Background. SARS-CoV-2 has spread worldwide with different dynamics in each region. We aimed to describe the clinical characteristics and to explore risk factors of death, critical care admission, and use of invasive mechanical ventilation in hospitalized patients with SARS-CoV-2 pneumonia in a high-altitude population living in Bogotá, Colombia. Methods. We conducted a concurrent cohort study of adult patients with laboratory-confirmed SARS-CoV-2 pneumonia. Demographic, clinical, and treatment data were extracted from electronic records. Univariate and multivariable methods were performed to investigate the relationship between each variable and outcomes at 28 days of follow-up. Results. 377 adults (56.8% male) were included in the study, of whom 85 (22.6%) died. Nonsurvivors were older on average than survivors (mean age, 56.7 years [SD 15.8] vs. 70.1 years [SD 13.9]; ) and more likely male (28 [32.9%] vs. 57 [67.1%]; ). Most patients had at least one underlying disease (333 [88.3%]), including arterial hypertension (149 [39.5%]), overweight (145 [38.5%]), obesity (114 [30.2%]), and diabetes mellitus (82 [21.8%]). Frequency of critical care admission (158 [41.9%]) and invasive mechanical ventilation (123 [32.6%]) was high. Age over 65 years (OR 9.26, 95% CI 3.29–26.01; ), ICU admission (OR 12.37, 95% CI 6.08–25.18; ), and arterial pH higher than 7.47 (OR 0.25, 95% CI 0.08–0.74; ) were independently associated with in-hospital mortality. Conclusions. In this study of in-hospital patients with SARS-CoV-2 pneumonia living at high altitude, frequency of death was similar to what has been reported. ICU admission and use of invasive mechanical ventilation were high. Risk factors as older age, ICU admission, and arterial pH were associated with mortality.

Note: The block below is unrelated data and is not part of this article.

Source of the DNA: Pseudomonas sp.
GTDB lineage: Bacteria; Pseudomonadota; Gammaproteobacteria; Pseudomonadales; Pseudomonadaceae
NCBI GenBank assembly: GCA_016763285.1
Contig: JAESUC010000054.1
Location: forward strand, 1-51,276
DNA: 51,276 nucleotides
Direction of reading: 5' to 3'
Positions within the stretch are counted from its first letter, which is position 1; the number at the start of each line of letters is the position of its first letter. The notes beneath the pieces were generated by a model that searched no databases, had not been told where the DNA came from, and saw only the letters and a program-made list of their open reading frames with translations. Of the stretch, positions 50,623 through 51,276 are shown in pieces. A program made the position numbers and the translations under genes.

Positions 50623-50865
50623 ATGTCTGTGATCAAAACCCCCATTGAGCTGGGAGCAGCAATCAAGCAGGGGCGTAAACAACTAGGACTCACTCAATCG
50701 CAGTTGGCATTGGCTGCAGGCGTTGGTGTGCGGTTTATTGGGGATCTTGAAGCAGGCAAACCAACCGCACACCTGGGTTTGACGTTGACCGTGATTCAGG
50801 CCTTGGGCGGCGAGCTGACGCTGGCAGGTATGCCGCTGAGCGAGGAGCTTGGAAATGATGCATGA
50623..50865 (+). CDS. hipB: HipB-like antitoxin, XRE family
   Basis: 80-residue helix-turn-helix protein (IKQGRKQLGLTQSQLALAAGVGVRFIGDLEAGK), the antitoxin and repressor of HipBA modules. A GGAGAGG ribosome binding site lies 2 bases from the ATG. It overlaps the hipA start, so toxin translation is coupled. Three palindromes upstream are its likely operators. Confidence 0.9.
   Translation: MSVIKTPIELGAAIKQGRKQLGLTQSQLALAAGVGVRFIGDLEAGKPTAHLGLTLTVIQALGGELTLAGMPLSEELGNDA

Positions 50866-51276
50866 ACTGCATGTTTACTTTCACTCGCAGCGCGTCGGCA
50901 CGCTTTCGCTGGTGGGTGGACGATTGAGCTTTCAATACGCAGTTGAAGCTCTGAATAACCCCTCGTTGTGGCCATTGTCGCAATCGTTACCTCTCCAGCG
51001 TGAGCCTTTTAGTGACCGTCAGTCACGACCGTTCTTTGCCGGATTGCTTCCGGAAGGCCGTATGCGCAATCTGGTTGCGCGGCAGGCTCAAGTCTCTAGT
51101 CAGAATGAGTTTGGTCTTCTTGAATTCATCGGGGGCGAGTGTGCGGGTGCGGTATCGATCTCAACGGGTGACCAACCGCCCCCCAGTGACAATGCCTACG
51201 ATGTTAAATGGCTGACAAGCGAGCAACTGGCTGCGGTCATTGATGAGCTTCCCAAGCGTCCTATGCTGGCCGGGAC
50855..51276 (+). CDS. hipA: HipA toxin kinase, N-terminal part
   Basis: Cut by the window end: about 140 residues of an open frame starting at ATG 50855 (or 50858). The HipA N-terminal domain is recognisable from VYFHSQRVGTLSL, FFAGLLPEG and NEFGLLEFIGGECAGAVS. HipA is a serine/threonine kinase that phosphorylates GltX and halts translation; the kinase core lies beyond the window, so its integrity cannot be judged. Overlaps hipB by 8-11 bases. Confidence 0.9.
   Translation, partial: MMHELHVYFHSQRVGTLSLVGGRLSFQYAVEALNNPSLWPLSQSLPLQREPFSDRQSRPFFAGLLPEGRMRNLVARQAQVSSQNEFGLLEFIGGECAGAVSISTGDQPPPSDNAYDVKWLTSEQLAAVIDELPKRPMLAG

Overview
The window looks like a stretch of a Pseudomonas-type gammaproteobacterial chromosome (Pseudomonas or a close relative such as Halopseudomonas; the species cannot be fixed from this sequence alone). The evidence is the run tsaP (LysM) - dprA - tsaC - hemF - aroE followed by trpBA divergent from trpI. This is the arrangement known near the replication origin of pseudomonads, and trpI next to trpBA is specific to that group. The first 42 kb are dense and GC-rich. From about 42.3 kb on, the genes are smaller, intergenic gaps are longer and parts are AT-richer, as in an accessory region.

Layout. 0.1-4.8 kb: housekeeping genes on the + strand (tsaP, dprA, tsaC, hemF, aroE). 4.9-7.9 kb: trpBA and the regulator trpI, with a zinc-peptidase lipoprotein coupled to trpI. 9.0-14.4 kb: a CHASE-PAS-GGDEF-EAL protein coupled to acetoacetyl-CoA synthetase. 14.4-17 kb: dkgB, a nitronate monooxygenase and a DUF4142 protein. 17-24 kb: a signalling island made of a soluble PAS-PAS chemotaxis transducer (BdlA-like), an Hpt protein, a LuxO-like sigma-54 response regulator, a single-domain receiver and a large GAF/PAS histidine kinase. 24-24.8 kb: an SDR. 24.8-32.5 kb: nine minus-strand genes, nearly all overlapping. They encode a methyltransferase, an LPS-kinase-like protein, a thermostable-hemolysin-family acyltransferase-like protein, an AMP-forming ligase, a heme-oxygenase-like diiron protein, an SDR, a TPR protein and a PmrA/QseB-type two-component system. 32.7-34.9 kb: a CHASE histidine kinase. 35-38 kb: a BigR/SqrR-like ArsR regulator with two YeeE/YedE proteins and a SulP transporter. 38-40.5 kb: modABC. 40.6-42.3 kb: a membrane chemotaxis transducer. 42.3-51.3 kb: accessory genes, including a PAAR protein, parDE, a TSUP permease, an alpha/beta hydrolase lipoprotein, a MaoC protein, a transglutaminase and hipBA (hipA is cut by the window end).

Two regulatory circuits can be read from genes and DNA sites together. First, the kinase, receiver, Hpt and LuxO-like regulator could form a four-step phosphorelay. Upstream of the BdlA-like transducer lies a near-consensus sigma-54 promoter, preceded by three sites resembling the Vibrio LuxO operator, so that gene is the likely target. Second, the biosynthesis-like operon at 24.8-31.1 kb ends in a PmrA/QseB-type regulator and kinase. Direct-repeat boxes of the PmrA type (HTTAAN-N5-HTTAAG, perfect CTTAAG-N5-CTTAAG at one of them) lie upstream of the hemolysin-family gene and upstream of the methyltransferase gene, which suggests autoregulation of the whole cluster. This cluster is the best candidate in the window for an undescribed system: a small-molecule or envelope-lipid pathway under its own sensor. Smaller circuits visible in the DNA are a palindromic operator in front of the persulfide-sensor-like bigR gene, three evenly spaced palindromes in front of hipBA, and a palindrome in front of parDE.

Áreas temáticas de ASJC Scopus